Follow Up/Finish

Another major source of clutter are projects, issues, ideas, and initiatives that get generated in some of those meetings and then sit on your “leadership desk” for weeks and months after that because you didn’t finish them out or follow up on them.

This is one of my biggest weaknesses. I’m a great starter. I can start any number of things on any given day, and do so with enthusiasm. Then tomorrow I’ll start something else without going back to what I launched into today.

If that describes you, then do yourself and your organization a massive favor.  Hire follow-up people and pay them very well. Get an assistant who is also a project manager and empower them to execute on your behalf.

Otherwise, if you can’t hire to your weaknesses, find ways to track progress – a white board, a notebook you revisit daily, an app on your smart phone, whatever. Turn your ideas into projects, and move them along to completion.

Focus

More and more we are learning that the idea of multi-tasking is a myth. The latest evidence is coming from brain science. Your brain simply cannot focus on two things at once. It literally goes back and forth from one issue to the other.

But if you are proactive enough with the previous ideas, you should be able to lock in on the one thing you need to be doing right now.  That may involve removing other distractions like closing your computer or putting your phone in GO AWAY mode.

Some of those “J”-types I mentioned earlier are experts at this. I have a dear friend who, when I meet with her, starts by taking 15 seconds (that’s all it takes) to clean off her desk. That simple act frees her to focus on our conversation. I have another friend who spends most of his time at his “second office,” which happens to be Burger King. He has all his meetings there.  What can you do to focus your energy and attention on the one thing that has to be done?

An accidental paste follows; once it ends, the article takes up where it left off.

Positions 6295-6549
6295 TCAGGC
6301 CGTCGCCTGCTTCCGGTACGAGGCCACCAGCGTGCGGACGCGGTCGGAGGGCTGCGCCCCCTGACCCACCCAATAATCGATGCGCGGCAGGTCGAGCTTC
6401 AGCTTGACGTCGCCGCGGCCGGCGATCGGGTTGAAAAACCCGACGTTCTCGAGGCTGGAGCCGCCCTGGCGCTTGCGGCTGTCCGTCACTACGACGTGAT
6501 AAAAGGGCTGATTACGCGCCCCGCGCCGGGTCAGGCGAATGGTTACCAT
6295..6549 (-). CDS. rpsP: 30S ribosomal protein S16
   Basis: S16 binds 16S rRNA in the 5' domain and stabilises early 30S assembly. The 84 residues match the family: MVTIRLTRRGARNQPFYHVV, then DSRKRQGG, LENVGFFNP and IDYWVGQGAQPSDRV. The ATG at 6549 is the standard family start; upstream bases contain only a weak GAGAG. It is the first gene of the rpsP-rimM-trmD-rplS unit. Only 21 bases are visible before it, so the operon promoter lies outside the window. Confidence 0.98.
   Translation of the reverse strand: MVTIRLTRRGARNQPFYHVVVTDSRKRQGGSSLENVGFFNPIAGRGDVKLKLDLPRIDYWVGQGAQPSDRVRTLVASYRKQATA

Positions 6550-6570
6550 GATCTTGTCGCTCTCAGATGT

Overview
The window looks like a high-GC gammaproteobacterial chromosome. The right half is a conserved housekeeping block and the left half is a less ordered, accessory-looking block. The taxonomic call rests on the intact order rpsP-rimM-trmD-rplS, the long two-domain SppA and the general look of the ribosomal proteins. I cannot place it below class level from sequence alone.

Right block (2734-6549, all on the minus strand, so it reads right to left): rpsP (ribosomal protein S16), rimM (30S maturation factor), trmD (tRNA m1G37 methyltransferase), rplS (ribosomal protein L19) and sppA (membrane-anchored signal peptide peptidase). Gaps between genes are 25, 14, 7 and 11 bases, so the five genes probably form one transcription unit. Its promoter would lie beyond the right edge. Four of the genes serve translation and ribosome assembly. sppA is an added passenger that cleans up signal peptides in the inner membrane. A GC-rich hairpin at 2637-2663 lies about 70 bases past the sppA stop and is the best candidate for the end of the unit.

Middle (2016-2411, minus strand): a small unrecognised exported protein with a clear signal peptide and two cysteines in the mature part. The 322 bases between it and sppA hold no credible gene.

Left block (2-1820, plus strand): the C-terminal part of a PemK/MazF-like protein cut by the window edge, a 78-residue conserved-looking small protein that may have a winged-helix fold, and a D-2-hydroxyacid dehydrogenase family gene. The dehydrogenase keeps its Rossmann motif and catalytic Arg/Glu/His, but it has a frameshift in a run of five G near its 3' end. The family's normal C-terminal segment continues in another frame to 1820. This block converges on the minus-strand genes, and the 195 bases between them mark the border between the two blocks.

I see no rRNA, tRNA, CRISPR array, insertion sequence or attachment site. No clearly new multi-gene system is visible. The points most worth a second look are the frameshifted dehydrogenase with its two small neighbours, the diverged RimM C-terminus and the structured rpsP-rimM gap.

Initiate

Stop waiting for somebody else to take the initiative.  In basketball, when the ball is in somebody else’s court, there’s this thing called a shot clock. I suggest you get one, too. If you’re waiting for someone else to finish a task and they’re holding your productivity hostage, it’s time to blow the whistle and initiate some action.

One of my leadership mentors is excellent at this. When we are working on project together, if he has passed the baton to me and I haven’t responded in a timely manner, he sends me an email that says something like, “Since I haven’t heard from you, I’m assuming you’re OK with moving forward, so I’m going ahead to the next step.”

Think that may spring me into action?  Uh huh.  He knows I’m really busy, but he also knows that a little focus from me can clear the clutter for both of us. I suggest you go and do likewise.

Communicate

Your leadership clutter falls or rises based on your ability to communicate. Do a poor job here, and constituents will continue to put monkeys on your back, force you to answer dozens of unnecessary questions, or leave undone what could easily be checked off and forgotten.

Communication starts with listening. What are your customers, employees, team members, or partners really telling you? What is the market telling you? Listen with your head and your heart, and a good dose of the Serenity Prayer in your spirit.

Beyond that, tell people clearly what your vision is, what your expectations are, and what you need to help you and the organization move forward. Never assume people know what you mean.  Markus Buckingham reminds us that the primary job of the leader is to provide clarity. And that takes excellent communication.